Iraqi Government 1.0

NYT: U.S. Open to a Proposal That Supplants Council in Iraq [RSS]

The Bush administration accepted on Thursday the outlines of a United Nations proposal to dissolve the Iraqi Governing Council installed last year by the United States and replace it with a caretaker government when Iraqi sovereignty is restored on July 1.

Administration officials said that the proposal by Lakhdar Brahimi, the special United Nations envoy in Iraq, to create a new government of prominent Iraqis had many details to be worked out, but that for now it was acceptable to President Bush.

“I don’t see anything at this point in what he’s proposing that would be of concern to us,” said Condoleezza Rice, the national security adviser, in an interview, adding that Mr. Brahimi’s mission “thus far has been very successful.”

Secretary of State Colin L. Powell also supported the plan, while Defense Secretary Donald H. Rumsfeld, without explicitly approving it said it was likely to become a reality.

The Brahimi plan would replace the American-appointed Iraqi Governing Council with a transition government whose leaders would be appointed by the United Nations, after consultations with the United States, the governing council and other Iraqis. It could include members of the current governing council, but it is unclear how it would balance religious and regional rivalries within Iraq. By endorsing the Brahimi plan, the administration seemed to accept diminished American influence over the Iraqi political process as self-rule approaches and after power has passed back to Baghdad. The move was the latest abandonment of an element of the plan the Americans arrived at on Nov. 15, specifying the June 30 transfer.

But administration officials asserted that, even with the United Nations overseeing the selection of a caretaker government and then holding an election and helping the Iraqis write a constitution, American influence on the process would be considerable — not least because the United States is to remain in charge of military and security matters, and will be the country’s main source of economic aid.

This seems like a prudent first step. Plans have to evolve based on the realities of a changing situation. Keeping an American-appointed council while nominally handing over sovereignty seems unlikely to work now, given that any unpopular decisions would be blamed on the Americans and be harder to sell. The imprimatur of the U.N. on the transitional government might be useful in gaining short-term legitimacy and, in reality, not much would change on the ground with the U.S. in charge of the security apparatus.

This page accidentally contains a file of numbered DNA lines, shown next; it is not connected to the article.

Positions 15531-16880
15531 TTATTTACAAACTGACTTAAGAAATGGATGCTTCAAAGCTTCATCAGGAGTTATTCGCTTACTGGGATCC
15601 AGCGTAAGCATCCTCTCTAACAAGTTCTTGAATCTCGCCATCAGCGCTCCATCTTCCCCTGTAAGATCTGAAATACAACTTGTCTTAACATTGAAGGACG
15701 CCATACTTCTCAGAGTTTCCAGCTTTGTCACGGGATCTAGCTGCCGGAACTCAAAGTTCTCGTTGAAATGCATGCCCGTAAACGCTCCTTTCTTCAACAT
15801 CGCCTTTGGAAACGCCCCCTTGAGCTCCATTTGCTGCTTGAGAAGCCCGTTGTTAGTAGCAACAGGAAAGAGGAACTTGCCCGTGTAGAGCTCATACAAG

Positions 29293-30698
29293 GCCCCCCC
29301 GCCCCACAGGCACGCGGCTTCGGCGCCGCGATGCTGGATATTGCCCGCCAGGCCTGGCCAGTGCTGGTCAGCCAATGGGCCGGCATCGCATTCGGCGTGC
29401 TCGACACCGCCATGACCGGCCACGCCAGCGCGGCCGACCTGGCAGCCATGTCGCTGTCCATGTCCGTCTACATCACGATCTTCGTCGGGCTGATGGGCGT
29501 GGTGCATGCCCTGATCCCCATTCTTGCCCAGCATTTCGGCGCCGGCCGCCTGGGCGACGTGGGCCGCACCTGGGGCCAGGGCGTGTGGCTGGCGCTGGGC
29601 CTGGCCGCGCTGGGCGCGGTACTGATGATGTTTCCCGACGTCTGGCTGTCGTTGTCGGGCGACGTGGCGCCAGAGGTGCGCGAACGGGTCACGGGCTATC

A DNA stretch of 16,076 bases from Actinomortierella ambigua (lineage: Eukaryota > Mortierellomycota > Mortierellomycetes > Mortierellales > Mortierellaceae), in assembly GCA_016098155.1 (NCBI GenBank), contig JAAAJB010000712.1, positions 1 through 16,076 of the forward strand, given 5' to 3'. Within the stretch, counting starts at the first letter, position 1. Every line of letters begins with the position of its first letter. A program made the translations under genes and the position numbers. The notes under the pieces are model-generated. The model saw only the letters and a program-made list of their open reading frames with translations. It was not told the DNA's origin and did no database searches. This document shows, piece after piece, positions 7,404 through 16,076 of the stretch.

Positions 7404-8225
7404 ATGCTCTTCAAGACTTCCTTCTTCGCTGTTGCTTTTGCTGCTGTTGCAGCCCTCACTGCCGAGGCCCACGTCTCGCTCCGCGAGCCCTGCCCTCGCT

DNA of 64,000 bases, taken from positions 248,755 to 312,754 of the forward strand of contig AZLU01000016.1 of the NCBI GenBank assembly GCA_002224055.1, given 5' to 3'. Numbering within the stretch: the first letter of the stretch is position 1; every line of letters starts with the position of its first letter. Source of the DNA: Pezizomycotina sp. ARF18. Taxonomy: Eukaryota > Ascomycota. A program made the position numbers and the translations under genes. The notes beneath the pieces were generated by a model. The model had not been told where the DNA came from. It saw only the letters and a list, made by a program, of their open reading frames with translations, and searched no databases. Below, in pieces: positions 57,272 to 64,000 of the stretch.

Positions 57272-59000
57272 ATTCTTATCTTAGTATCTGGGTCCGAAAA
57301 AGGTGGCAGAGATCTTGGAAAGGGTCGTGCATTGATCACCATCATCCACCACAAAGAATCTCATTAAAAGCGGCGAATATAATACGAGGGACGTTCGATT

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James Joyner
About James Joyner
James Joyner is Professor and Department Head of Security Studies at Marine Corps University's Command and Staff College and a nonresident senior fellow at the Scowcroft Center for Strategy and Security at the Atlantic Council. He's a former Army officer and Desert Storm vet. Views expressed here are his own. Follow James on Twitter @DrJJoyner.


  1. nash says:

    Those same nations that used every bit of their influence in the U.N. to coddle Saddam for their own political and economic ends will use this decision to further their interests rather than those of the American people and Iraq. They don’t give a damn about “legitamicy.”

    I wholly support our efforts in Iraq but I’m starting to believe that Iraq will become our next Vietnam. Once again, the enemy won’t beat us on military terms but will defeat us because our politicians are too weak in the knees to do what needs to be done in order to win.